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The mention of organic food might make you think of beautiful vegetables and fruits growing in idyllic fields and the best of what you see at a farmers’ market. But what about packaged (aka processed) food? We all eat it, at least some of the time.
Does it make a difference if you buy organic versions of your favorite packaged fare? It usually does, according to a new study of 8,240 organic and 72,205 conventional food products sold in the U.S. in 2019 and 2020.
In the past, studies have identified lower levels of toxins and a better impact on the environment as reasons to go organic. But as it turns out, those aren’t the only benefits.
“I was surprised,” says Aurora Meadows, RD, lead author of the recent study. “There are measurable differences in the healthfulness of organic products.”
Compared to conventional packaged foods, the study found that organic versions contained:
- Less added sugar
- Less added salt
- Less saturated fat
- No added trans fats (often hidden in conventional foods)
- More potassium
- Fewer additives that promote overeating
- Fewer ultra-processed ingredients
What Is Ultra-Processed Food?
A term coined by scientists, “ultra-processed” describes highly processed food ingredients that are not usually found in traditional home kitchens, such as high fructose corn syrup (not allowed in organic foods), modified corn starch, emulsifiers, and additives that enhance appearance, texture, mouthfeel, flavor, color, and shelf life. Without additives, many of today’s popular packaged foods would be far from appealing.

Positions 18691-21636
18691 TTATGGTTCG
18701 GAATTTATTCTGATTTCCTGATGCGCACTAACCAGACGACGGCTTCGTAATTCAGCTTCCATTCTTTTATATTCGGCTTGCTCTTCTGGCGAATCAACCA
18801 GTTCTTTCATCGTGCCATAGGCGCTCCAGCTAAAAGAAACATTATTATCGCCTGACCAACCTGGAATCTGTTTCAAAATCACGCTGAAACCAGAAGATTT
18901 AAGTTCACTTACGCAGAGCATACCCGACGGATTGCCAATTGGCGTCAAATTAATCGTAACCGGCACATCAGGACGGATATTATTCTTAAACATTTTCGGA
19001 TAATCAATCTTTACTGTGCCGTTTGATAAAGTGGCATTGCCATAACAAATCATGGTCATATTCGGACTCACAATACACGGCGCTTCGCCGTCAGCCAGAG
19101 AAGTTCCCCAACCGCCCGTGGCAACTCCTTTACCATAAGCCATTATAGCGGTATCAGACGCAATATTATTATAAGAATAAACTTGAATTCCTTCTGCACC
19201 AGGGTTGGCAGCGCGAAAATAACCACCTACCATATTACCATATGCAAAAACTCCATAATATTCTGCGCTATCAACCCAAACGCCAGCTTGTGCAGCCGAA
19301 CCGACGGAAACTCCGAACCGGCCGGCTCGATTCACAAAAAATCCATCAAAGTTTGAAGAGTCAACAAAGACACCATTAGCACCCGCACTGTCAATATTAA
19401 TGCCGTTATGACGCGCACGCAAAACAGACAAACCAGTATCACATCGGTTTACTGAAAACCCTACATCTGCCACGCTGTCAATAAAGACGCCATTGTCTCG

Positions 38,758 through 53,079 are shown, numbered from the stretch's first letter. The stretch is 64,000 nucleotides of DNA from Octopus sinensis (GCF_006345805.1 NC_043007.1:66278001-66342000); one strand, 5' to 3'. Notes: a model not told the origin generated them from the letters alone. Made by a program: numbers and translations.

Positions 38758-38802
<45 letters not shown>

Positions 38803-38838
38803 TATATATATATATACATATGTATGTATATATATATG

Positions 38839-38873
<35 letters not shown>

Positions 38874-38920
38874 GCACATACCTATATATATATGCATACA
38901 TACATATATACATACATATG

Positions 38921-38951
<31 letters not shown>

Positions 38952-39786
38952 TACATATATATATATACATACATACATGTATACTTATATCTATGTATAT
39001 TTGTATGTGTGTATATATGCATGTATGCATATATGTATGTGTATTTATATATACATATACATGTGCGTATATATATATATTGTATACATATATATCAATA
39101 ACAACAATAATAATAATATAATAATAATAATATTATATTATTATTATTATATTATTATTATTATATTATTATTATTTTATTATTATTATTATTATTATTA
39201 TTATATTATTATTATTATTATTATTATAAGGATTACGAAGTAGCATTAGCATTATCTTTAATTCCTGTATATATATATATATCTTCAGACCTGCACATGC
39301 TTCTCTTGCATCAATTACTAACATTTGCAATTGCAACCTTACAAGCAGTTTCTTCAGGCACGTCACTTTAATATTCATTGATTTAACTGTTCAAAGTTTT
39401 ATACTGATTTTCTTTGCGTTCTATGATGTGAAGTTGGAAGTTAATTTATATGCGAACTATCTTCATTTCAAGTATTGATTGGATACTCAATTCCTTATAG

Studies of large populations show that eating ultra-processed food is associated with most of today’s non-communicable ailments, such as heart and brain diseases, depression, obesity, and increased risk of death.
Did You Know?
The Environment Working Group offers a free Food Scores system to check nutrition, processing, and toxicity of more than 80,000 foods.
The number of possible food additives in conventional foods is staggering: an estimated 2,000 additives and many have never been reviewed for safety. For organic foods, less than 40 additives are allowed, and these are reviewed for safety every 5 years.
As an example of the organic advantage, says Meadows, a conventional blueberry muffin can contain blueberry bits made of synthetic flavoring and coloring, but no actual blueberries. Organic regulations prohibit this type of pseudo-blueberry muffin.
The Organic Barometer
“Buying organic should be a good proxy for a more healthful product,” Meadows says. But still, watch out for organic products with one or more ultra-processed ingredients.
The word “flavor” is the biggest thing Meadows recommends avoiding, even if it’s listed in ingredients as “natural flavor.” Although flavoring for organic foods is more tightly regulated than for conventional ones, it’s still a sign of a less-than-healthful heavily processed food.
Bottom line, the less processed and packaged food, the better it is for you. And organic versions are more likely to be the best.